A message from a friend of the Towers:

Dear friends,

The fiscal crisis in the government of the City of Los Angeles has led its Department of Cultural Affairs to ignore its fundamental mission.  It is directing its available funds away from its community arts centers, ending years of educational classes and programming vital to the communities it serves.  Most of the arts centers will be forced to shut down.  Those remaining open will not be able to maintain their arts classes.

As of Friday, March 26, the employment of the educational coordinator of the Watts Towers Arts Center will be terminated.  Eight on-going educational programs that serve over 6,000 individuals—many of whom are at-risk youth—will be forced to close down.  This will effectively dismantle the functioning of a community cultural gathering place and a vital host to the world renowned Watts Towers .

The local City Council representative has cynically called for the privatization of the Watts Towers Arts Center while she is actively working with the Wasserman Media Group and the Tony Hawk Foundation to develop funding for a Skateboard Park to be built immediately adjacent to the Watts Towers themselves.  This construction would deprive visitors of a full view of Rodia’s monumental work of architectural sculpture and destroy the aesthetic ambience of a National Historical Landmark.  This is like building a skateboard park on the steps below the Lincoln Memorial or at the entrance of the Statue of Liberty .  Requests for this Skateboard Park to be placed farther away from the Watts Towers have been ignored.

Please help us save the Watts Towers , the Watts Towers Arts Center and the arts of Los Angeles .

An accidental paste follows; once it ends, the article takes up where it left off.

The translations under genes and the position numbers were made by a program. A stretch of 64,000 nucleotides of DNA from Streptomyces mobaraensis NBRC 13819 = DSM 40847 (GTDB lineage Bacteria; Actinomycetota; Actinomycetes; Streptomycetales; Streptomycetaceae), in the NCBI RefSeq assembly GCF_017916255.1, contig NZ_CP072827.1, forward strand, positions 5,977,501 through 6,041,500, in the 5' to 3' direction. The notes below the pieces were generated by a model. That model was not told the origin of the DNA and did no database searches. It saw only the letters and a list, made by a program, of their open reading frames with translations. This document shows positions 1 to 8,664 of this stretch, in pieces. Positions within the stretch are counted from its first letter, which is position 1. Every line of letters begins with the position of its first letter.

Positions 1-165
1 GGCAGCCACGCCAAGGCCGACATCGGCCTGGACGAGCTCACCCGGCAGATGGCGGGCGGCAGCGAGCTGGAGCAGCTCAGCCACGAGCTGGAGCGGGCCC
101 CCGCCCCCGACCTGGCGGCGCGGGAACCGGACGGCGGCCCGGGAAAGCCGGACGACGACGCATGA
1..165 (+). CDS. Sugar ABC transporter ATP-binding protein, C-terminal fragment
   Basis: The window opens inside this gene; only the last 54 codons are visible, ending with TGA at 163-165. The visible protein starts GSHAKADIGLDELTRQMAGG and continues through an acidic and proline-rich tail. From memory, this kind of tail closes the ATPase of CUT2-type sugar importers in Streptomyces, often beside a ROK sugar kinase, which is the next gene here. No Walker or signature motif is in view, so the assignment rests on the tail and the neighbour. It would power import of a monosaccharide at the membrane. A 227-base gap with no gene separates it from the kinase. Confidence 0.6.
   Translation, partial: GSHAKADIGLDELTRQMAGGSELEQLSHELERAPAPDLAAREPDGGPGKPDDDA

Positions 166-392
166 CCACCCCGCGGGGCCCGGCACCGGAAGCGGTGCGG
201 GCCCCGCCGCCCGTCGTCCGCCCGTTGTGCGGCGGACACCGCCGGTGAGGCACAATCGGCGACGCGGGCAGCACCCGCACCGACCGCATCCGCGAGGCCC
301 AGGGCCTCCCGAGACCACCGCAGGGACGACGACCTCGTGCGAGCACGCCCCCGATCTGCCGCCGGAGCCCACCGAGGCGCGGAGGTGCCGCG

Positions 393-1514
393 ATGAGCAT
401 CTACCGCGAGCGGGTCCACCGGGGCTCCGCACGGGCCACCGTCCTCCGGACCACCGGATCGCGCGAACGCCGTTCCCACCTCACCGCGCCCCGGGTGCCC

WRITE and CALL these public officials in support of the continuing integrity of the Watts Towers and its Arts Center :

Mayor Antonio Villaraigosa

Los Angeles City Hall

200 N. Spring Street, Rm 303

Los Angeles , CA 90012

(213) 978-0600

mayor@lacity.org

Councilwoman Janice Hahn, District 15

Los Angeles City Hall

200 N. Spring Street, Rm 435

Los Angeles , CA 90012

(213)-473-7015

councilmember.hahn@lacity.org

Olga Garay, General Manager

Department of Cultural Affairs (DCA)

City of Los Angeles

201 N. Figueroa Street, Ste 1400

Los Angeles , CA 90012

(213) 202-5500

Olga.Garay@lacity.org

ALSO please click onto this site to sign a petition in support of the Watts Towers Arts Center :

www.thepetitionsite.com/1/stopculturalgenocide

AND click on to this site to help support all of the affected Cultural Affairs arts sites:

http://www.artsforla.org/take_action/culturalcenters

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“You gotta do something they never got’ em in the world.” Simon Rodia (1875-1965,) top right.

I have chills all over every time I look at this picture of Simon Rodia because it is an undeniable testament to the enormity of Rodia’s achievement: the Towers he single-handedly built on his residential lot in Watts over 33 years every evening after working a construction job and every Sunday, without nails, rivets, bolts, gloves, drill, blueprint, diplomas. I also love this close-up because it shows that Simon did it with immense pride and joy.

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Click here for the full review on www.lataco.com.

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Edward Landler & Brad Byer, makers of the documentary “I Build The Tower” about Simon Rodia and the Watts Towers of Watts, Los Angeles. Photo by Gail Brown.

TACO: It took Simon Rodia 33 years to build the Watts Towers. You’ve been working on “I Build the Tower” for at least fifteen years, what has taken you so long?

Edward Landler: Los Angeles still doesn’t know how to appreciate the Watts Towers. One problem with viewing the Watts Towers as a work of art is that the man who built them didn’t have a pedigree. I think it’s one of the greatest works of art of the 20th century but we live in a city and a culture dominated by an industry that is mainly concerned with the bottom line: how much money did you make? Sam Rodia, the man who built the Towers, didn’t come from a school or studio, he was just a guy. How’s it going to make money? Who’s going to buy them?

The problem with getting the proper respect from the city is the Towers are in the wrong part of town. People don’t want to go there. They’re afraid. But they’re afraid of a myth. There are plenty of other areas of town which are just as dangerous as Watts but Watts has the history and aura of violence and gangs. There are parts of the valley with higher incomes and similar problems.

Click here for the full interview on www.lataco.com.